Published June 07. 2013 4:00AM Updated June 07. 2013 4:20PM
Today is a big day for Geoffrey Fletcher. It's when his first feature-film directorial effort, "Violet & Daisy," is being released.
Fletcher, who grew up in Waterford, won the Academy Award for best adapted screenplay in 2010 for "Precious."
Now, don't go rushing out to your local theater: Fletcher's "Violet & Daisy" isn't opening in southeastern Connecticut - yet. Often, films open in limited release first - in major cities like New York City and Los Angeles - to see how audiences respond and hopefully build word of mouth. The idea is, they'll get a good enough reaction to open wide in later weeks.
Fletcher did, though, screen "Violet & Daisy" in April at Connecticut College - one of several sneak previews at various colleges.
In "Violet & Daisy," which Fletcher wrote and directed, Alexis Bledel and Saoirsie Ronan play teen assassins who take on a job to earn enough money to buy a dress designed by their favorite star. But their latest hit-girl target (James Gandolfini) doesn't have the reaction they expect.
Reviews are beginning to be published and posted, so here are some excerpts:
On the Huffington Post site, critic Marshall Fine writes, "Geoffrey Fletcher's filmmaking debut, 'Violet & Daisy,' is the summer's oddest, most original treat. Imagine a script by Quentin Tarantino, directed by Wes Anderson - and you have an idea of just how deliciously surprising this film can be."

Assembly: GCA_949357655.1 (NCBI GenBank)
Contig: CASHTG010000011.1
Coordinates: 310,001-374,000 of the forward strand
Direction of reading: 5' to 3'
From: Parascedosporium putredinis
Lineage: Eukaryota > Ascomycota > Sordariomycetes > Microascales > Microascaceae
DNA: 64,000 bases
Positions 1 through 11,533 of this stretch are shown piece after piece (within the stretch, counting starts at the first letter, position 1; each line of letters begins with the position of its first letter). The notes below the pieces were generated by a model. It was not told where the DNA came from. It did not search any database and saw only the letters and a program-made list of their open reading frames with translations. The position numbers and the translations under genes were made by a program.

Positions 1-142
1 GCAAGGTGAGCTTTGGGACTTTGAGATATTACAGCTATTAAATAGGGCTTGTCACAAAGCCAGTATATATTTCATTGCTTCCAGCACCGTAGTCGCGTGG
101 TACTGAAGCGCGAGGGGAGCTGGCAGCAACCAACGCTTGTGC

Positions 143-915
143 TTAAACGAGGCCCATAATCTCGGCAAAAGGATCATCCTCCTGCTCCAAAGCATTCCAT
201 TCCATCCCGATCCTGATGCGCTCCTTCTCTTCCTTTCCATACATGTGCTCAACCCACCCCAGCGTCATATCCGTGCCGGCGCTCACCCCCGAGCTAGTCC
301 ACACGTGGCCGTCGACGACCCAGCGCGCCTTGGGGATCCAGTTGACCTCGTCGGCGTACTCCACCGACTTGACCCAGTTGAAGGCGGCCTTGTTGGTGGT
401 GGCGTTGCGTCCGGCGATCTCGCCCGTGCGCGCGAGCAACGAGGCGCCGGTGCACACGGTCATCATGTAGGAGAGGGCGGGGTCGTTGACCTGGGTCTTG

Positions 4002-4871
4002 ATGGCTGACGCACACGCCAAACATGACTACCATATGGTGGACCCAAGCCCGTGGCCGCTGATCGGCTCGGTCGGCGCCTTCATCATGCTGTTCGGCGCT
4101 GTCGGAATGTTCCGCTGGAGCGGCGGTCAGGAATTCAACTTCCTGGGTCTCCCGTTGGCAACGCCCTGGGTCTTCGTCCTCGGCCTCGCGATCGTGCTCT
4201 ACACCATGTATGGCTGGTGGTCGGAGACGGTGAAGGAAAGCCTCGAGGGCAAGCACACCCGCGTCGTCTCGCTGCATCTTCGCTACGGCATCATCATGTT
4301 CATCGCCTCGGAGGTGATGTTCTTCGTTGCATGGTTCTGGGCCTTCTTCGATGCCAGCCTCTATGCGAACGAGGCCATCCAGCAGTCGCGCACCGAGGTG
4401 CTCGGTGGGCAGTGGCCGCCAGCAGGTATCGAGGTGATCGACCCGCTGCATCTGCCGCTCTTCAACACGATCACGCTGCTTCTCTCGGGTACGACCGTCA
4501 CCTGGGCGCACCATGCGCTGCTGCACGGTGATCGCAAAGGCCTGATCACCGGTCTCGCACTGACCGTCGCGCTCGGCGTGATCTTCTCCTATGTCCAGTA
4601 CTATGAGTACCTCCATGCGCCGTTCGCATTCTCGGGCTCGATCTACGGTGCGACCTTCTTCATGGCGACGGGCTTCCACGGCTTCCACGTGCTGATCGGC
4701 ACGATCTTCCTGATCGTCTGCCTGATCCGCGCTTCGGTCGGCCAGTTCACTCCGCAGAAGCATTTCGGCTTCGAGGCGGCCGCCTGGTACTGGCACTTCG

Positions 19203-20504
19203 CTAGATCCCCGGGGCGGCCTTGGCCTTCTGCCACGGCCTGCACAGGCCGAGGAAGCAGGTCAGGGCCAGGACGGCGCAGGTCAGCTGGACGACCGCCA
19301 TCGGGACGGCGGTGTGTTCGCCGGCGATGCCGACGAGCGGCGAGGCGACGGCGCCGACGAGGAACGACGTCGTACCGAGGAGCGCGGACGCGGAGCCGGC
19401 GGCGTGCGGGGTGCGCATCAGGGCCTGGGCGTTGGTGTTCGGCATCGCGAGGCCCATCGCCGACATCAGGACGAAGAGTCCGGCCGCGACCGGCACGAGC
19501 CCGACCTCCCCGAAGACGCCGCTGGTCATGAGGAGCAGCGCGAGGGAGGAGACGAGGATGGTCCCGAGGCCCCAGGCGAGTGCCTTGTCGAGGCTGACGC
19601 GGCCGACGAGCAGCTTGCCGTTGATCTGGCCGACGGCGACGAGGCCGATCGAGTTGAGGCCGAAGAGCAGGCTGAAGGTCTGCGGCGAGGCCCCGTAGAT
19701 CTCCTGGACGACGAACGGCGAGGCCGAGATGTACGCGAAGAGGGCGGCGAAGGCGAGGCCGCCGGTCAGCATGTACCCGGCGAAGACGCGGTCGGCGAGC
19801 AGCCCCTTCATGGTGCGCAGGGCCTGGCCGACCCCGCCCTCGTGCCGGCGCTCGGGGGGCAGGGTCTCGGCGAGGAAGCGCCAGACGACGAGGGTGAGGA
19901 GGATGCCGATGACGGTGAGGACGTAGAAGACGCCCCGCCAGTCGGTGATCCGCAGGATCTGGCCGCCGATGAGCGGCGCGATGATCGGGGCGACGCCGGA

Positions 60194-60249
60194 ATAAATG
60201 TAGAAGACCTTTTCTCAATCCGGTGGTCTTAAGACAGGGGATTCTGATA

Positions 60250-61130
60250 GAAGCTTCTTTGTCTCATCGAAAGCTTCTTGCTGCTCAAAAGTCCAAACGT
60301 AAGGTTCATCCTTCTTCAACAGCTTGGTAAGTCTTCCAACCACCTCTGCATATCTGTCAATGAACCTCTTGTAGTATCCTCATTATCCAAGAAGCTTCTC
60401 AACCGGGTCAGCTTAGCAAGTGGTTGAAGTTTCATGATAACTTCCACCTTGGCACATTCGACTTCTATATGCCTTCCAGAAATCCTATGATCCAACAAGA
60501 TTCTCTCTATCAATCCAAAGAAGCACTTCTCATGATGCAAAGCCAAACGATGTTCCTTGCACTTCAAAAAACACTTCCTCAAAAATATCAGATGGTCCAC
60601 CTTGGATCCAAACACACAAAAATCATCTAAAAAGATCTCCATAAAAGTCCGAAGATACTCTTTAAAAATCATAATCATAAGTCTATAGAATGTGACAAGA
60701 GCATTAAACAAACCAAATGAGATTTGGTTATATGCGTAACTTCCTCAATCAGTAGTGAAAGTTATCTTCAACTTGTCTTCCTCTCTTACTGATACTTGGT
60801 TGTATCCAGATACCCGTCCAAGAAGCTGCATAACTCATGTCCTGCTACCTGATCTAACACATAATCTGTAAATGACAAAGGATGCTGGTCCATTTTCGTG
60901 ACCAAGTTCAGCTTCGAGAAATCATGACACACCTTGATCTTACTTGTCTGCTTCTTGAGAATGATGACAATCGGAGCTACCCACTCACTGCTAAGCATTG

Roger Moore, for McClatchy-Tribune News Service, begins his review: "'Violet & Daisy' plays like a live-action version of a Japanese manga comic. Lurid and bloody, it has elaborate gunplay and kinky-kitschy lollipop-sucking schoolgirls working as assassins to pay for their teen fashions and teen music obsessions. Vintage pop hits underscore their mob hits. And in between jobs, they pause for a game of patty-cake or hopscotch, or gush about the latest fashions worn by their favorite pop idol, Barbie Sunday.
"But this was written and directed by Geoffrey Fletcher, who scripted 'Precious,' so the bizarre blend of Kewpie doll-coltish and 'cult film' is purely American-made. ...
"Fletcher and his players never quite hit on a tone that works. Fantastical dream sequences and side trips to the store to get 'more bullets' never quite rise to the level of wry commentary."
The Village Voice's Alan Scherstuhl says, "A somewhat tastier concoction than its list of ingredients might suggest, Geoffrey Fletcher's 'Violet & Daisy' mashes a teen-beauties-too-sensitive-for-their-world drama up with one of those dry comedies about professional killers who have grown blithe about their jobs. Then there are serious trace elements of Stand-Up Guys or any other bittersweet crime flick where those who whack find themselves un-eager to plug their latest victim. But Alexis Bledel and Saoirse Ronan are wholly winning as the white-girl assassins of the title..."